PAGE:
Valley of the Kings | Ancient Egyptian Tombs & Archaeology

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For the Pharaohs, the Valley of the Kings served as a magnificent tomb. The Pharaohs no longer constructed massive pyramids for burial after roughly 1500 B.C. Instead, the majority of them were interred in the Valley of the Kings’ tombs.

How Many Tombs are in the Valley of the Kings?

In the Valley of the Kings, there are more than 60 tombs. They range in size from modest tombs that aren’t much more than a big hole in the earth to enormous tombs with more than 100 subterranean chambers.

Unfortunately, the majority of the tombs were raided by thieves thousands of years ago, and the riches was taken or removed. However, there is art on the walls that gives archeologists a wealth of information about the life of the Pharaohs and other leaders who were buried here. Tutankhamun’s tomb was the only one that was found with the majority of the treasure and tomb remained in tact.

The Tutankhamun Tomb

The tomb of Pharaoh Tutankhamun, often known as King Tut, is the most well-known one in the Valley of the Kings. It had largely escaped the attention of thieves and vandals when Howard Carter first discovered it in 1922. Carter discovered the burial beneath several derelict workmen’s cabins. This could be the reason why tomb raiders have not discovered it. The King Tut mummy, a gold mask, and a pure gold inner coffin were among the incredible objects that were found in the tomb. The burial room, antechamber, treasure chamber, and annex were just a few of the compartments in the tomb.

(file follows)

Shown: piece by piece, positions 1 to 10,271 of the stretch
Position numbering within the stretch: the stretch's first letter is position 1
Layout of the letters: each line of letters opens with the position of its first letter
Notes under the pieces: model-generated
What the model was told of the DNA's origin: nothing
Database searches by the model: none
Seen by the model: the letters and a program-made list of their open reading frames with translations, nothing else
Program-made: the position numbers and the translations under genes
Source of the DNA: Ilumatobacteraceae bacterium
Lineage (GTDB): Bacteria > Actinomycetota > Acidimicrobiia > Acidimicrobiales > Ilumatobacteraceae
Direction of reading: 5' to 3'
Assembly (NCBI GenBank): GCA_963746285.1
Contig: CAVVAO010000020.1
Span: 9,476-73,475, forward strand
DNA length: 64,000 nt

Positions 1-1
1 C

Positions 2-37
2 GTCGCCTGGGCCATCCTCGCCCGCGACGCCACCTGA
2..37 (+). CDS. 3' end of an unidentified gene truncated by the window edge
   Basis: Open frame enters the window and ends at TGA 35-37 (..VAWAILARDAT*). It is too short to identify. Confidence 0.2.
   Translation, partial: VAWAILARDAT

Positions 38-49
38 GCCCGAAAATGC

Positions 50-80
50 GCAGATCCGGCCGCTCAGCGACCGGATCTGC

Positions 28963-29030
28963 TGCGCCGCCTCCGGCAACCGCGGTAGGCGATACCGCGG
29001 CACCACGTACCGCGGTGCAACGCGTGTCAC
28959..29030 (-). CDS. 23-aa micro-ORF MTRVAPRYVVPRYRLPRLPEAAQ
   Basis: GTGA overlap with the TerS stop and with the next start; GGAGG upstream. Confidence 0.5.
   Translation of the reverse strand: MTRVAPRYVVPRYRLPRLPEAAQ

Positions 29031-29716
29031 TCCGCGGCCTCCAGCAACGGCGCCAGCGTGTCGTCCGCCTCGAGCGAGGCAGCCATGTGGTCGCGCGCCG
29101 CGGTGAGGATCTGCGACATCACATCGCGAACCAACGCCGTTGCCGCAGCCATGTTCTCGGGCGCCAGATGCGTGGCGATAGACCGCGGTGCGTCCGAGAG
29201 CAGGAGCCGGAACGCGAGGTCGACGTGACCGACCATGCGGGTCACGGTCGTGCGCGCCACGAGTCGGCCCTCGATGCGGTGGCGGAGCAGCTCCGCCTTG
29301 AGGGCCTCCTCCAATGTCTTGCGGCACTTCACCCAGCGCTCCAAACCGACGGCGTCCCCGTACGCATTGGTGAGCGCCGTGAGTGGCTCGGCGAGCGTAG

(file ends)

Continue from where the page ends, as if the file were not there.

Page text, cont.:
King Tut’s Curse

The curse on King Tut’s tomb has long been a source of intrigue. There was a rumor that Howard Carter had hidden a tablet with a curse on it within the tomb so his employees wouldn’t find out. The rumors of a curse, however, are almost certainly untrue. Few people died or suffered terrible outcomes as a result of opening Tutankhamen’s tomb or his mummy.

Anyone else buried here?

Tuthmosis I was the first Pharaoh to be interred in the Valley of the Kings. Numerous Pharaohs, including many of the Rameses (I, II, III, IV, V, VI, VII, IX, X), Hatshepsut, Amenhotep I, and Tutankhamun, were interred here during the course of the following 500 years.

Facts Worth Knowing About the Valley of the Kings

Today, several of the tombs, including Tutankhamun’s, are open to visitors.

Greek, Latin, and Phoenician graffiti from many cultures and eras can be seen on the tombs.

Due to the time period, it is possible that Pharaoh was buried in the Valley of the Kings even though we don’t know who he was during the Exodus in the Bible.

Deir El Medina, a nearby town, was home to tomb workers.

A lock of hair from Tutankhamun’s grandmother was interred with him.

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